Narrative:

Strengthening the core academic program:

Based on historical data and feedback from the staff, Herndon ES is committed to continue to improve instruction in the areas of math, reading, writing, social studies, and science.  In language arts, Reading Workshop continues to be the primary structure used to instruct reading in the classroom and Writing Workshop is the structure used to instruct writing.  CLTs meet weekly to plan instruction for language arts with DRA data, as well as other common assessment data to better understand the individual needs of students. The teachers are given days to meet and plan for all content areas to plan and pace, address instruction and create assessments.

Math instruction is based upon the Math Workshop model which emphasizes number sense routines, problem solving tasks, small group instruction and independent practice.  One form of number sense routines commonly used around the building is Number Talks.  Teachers continue to receive professional development and support to ensure that the model is implemented effectively.

Increasing quality of learning time:

  • Each K-6 class will continue to schedule daily 120 minutes of language arts instruction and one hour of uninterrupted math instruction.
  • Each K-6 class will implement a daily Morning Meeting.
  • A classroom modeling and coaching approach will be used by specialists for all teachers in all areas, but with a focus on reading, mathematics, and science.
  • A STEAM Lab is offered in all grades to provide enrichment opportunities.
  • Advanced Mathematics is offered in grade 6 grade to give students who require enrichment and advanced study.

Meeting the needs of underserved and at-risk populations:

  • Students identified by the RI core team receive intervention in math and reading provided by content experts.
  • The Advanced Academics Resource Teacher facilitates problem solving strategies lessons in all classrooms and works closely with classroom teachers and specialists to identify and recommend students for Young Scholars and Advanced Academics services.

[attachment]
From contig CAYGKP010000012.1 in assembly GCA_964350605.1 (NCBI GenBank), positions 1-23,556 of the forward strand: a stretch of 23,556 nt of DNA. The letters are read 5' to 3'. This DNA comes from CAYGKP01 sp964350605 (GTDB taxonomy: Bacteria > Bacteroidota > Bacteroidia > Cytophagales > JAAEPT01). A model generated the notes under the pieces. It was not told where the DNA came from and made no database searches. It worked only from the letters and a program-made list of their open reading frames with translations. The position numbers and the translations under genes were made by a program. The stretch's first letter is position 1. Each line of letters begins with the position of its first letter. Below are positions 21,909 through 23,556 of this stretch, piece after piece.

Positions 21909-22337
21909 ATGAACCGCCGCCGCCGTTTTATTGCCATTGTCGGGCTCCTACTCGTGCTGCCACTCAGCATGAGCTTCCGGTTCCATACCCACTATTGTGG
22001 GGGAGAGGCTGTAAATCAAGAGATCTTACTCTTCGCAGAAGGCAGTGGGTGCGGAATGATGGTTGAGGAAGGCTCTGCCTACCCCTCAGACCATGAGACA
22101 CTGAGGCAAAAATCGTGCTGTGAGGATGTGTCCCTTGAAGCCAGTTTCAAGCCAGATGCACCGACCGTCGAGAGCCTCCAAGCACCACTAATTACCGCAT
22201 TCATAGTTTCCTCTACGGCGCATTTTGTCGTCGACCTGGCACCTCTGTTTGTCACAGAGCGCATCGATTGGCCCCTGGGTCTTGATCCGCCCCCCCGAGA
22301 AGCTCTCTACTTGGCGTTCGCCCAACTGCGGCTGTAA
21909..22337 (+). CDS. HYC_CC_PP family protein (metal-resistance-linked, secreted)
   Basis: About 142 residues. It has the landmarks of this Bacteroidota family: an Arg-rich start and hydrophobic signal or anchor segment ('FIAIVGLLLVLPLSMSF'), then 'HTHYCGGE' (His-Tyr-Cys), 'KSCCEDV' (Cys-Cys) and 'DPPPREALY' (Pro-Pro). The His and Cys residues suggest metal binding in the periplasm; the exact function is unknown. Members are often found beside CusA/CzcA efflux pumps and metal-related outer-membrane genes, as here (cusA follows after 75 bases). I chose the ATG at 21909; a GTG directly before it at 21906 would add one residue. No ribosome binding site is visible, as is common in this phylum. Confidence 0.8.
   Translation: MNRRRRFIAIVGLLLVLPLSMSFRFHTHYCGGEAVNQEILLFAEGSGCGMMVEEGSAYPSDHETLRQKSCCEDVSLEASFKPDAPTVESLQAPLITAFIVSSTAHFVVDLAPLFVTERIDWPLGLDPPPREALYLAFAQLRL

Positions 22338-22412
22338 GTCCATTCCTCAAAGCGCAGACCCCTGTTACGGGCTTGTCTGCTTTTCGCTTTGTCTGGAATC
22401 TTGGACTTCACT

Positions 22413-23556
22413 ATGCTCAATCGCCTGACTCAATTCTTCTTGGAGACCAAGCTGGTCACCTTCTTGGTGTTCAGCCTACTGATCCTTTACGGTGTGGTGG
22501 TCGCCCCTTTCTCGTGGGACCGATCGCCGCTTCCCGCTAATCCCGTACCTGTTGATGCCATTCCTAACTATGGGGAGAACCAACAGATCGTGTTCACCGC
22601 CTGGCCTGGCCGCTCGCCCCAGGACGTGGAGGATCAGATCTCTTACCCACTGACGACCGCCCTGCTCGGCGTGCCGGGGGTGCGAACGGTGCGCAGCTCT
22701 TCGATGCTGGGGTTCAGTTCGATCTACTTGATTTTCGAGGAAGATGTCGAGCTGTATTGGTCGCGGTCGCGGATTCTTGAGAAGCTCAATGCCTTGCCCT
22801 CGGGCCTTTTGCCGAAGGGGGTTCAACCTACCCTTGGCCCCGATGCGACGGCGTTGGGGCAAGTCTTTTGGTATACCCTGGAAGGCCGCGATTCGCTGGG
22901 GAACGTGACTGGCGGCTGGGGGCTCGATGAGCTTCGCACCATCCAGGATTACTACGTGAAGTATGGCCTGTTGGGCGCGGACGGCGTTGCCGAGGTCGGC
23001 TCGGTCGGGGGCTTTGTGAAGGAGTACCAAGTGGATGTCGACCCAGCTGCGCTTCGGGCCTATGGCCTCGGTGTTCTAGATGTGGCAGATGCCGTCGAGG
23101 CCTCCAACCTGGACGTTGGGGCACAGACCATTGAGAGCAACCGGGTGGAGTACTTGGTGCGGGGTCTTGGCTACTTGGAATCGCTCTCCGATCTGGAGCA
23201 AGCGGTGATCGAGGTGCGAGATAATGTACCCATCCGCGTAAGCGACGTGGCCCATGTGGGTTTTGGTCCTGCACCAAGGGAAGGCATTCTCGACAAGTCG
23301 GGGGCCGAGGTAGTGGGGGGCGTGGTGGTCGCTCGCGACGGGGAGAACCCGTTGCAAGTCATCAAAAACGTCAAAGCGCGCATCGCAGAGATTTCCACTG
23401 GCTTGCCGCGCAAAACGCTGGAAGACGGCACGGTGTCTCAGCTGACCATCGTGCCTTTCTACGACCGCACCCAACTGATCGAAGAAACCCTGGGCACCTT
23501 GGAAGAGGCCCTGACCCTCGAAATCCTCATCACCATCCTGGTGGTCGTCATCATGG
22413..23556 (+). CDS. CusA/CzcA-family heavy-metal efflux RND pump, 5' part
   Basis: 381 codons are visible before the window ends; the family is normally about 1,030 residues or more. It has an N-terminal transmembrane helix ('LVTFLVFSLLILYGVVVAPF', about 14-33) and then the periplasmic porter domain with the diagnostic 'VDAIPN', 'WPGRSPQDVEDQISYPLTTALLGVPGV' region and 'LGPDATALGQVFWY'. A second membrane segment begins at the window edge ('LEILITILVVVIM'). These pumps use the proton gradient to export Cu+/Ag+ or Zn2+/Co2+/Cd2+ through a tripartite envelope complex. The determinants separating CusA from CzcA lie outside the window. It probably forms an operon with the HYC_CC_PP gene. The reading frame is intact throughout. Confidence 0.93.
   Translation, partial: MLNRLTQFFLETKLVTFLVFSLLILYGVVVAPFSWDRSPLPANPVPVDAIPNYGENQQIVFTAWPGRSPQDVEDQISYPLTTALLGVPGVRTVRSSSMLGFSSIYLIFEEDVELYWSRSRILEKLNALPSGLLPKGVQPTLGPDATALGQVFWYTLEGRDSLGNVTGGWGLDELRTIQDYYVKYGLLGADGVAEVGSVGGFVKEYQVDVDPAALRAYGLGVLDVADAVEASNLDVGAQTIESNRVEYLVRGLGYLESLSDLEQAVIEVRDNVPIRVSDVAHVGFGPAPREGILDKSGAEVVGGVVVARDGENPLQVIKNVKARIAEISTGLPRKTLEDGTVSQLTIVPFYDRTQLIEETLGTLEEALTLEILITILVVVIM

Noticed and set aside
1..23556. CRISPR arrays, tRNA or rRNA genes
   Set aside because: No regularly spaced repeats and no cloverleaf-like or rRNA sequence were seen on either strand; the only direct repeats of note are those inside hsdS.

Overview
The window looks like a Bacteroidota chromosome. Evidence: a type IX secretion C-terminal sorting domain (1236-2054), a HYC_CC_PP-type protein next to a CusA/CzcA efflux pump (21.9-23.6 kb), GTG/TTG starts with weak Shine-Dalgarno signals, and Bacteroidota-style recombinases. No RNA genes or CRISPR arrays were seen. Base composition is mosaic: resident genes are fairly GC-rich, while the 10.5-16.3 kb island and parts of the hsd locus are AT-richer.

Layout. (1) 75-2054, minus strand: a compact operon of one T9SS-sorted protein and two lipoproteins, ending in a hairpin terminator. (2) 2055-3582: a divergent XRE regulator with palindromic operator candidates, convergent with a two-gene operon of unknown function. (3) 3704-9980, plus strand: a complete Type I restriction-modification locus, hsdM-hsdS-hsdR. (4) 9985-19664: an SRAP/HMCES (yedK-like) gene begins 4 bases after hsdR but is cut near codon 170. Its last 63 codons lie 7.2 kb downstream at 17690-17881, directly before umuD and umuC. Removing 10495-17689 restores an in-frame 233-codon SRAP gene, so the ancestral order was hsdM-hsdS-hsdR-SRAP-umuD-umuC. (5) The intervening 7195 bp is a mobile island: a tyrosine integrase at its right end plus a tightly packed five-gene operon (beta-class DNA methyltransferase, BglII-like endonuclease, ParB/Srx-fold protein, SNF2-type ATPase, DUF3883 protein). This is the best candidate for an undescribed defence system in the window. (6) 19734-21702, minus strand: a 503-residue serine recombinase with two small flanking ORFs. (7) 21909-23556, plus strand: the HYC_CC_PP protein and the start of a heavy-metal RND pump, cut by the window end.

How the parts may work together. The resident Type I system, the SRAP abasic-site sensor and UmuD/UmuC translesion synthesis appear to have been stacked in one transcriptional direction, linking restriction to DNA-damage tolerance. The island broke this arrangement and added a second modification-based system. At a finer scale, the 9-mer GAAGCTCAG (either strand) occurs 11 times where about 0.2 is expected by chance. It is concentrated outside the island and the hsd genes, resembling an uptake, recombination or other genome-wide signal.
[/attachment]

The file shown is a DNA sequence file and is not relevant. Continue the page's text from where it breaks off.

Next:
• The school counselors facilitate lessons in goal-setting and self-regulation at least monthly in all classrooms K-6 and regular group meetings for students who need additional social-emotional support.
  • Students are learning about character traits through the Positivity Project.  Students have the opportunity to connect with students at all grades through their houses (each house is made up of at least on classroom for each grade and meet to learn about the Positivity Project).
  • The school social worker and parent liaison coordinate with county and community services to identify and address family needs that support students’ availability for learning, including healthcare and nutrition. This includes take-home food packets and a winter coat drive.

Budget Implications:

Title I funds will be used to pay for interventionists as well as professional development for staff.

Benchmark/Evaluation or related Indistar® indicators (if applicable): 

  • Classroom observations will be conducted using “look for” checklists, and findings will be used to inform next steps for CLTs and PD.